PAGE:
[time-nuts] OT: xtal osc PN
jimlux at earthlink.net
Sun Sep 19 18:56:27 UTC 2010
Magnus Danielson wrote:
> On 09/19/2010 08:23 PM, francesco messineo wrote:
>> On 9/19/10, jimlux<jimlux at earthlink.net> wrote:
>>> francesco messineo wrote:
>>>> Hi Mike,
>>>> as I said, current plans are for a few frequencies in the 20-50 MHz
>>>> range. The current project needs 20, 22 and 42 MHz oscillators.
>>> But you're multiplying that up, it will be 20log(N) worse...
>> no, I'm using these as LO for frequency downconversion. 48, 50, 70 MHz
>> to 28 MHz in the first prototype.
> If you use a 10 MHz OCXO as reference, you will have a 20*log10(50/10)
> and 20*log10(70/10) worse phasenoise shift, i.e. 13,98 dB and 16,90 dB
> higher phasenoise than the reference.
which is why some effort at finding a high quality fundamental mode
crystal at the LO frequency might be worthwhile. If you're running into
a software receiver, then the precise LO frequency might not be
important as long as you know what it is. That lets you design an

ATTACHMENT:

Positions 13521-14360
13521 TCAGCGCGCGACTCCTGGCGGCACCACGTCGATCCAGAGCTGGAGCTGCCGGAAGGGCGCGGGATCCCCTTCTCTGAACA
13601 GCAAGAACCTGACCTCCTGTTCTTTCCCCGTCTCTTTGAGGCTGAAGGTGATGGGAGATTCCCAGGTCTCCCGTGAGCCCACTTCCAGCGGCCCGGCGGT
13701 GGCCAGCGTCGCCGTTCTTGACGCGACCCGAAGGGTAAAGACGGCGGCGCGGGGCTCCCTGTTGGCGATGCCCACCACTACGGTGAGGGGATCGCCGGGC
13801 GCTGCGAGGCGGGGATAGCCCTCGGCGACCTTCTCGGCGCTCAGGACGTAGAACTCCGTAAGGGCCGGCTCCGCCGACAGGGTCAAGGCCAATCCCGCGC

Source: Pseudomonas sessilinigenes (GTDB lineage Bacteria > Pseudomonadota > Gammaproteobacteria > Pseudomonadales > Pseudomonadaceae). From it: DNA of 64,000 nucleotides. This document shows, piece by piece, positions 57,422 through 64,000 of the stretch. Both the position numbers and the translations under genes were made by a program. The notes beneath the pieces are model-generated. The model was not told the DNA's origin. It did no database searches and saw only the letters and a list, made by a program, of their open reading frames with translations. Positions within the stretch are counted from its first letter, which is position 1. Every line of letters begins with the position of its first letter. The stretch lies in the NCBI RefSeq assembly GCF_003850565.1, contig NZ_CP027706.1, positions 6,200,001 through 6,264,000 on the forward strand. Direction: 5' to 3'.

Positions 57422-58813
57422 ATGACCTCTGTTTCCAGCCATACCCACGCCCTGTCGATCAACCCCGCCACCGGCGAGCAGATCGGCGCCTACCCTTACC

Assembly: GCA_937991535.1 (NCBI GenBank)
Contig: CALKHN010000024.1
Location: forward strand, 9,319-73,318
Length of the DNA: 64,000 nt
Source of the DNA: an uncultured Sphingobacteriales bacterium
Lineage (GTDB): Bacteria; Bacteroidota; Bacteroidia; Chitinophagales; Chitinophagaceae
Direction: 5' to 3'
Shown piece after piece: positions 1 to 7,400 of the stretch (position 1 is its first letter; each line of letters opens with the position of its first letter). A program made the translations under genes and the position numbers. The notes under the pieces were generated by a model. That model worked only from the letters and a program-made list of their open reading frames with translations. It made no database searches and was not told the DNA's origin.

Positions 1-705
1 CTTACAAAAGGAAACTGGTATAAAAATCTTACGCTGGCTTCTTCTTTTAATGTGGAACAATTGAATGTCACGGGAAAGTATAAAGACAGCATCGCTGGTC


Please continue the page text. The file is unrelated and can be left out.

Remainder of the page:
oscillator with no tuning input, so you can use a higher Q crystal, and
you'd just worry about the temperature not changing too fast. (a TCXO is
probably a non-starter from noise properties here, the fact that it
*can* be compensated implies that the Q is low enough to be moved enough
You could ovenize it, of course.
Just for a "what can you get from state of the art", you can look at
Greg Weaver's paper
on the USOs for spaceflight..
We like to use about 75 MHz, and typical performance is -120dBc/Hz at
100 Hz offset. I don't recall if these USOs are a lower frequency
crystal multiplied up or a fundamental mode XO at the 75 MHz.
(scaling the 10811 performance.. -140dBc/Hz at 100Hz, at 10MHz, scaled
up to 75 MHz is about the same: -122dBc/Hz)
(also, the USO's real thing is long term performance for Allan deviation
and drift, not so much the "phase noise"... it's being used in a
measurement system with a <1Hz bandwidth..)
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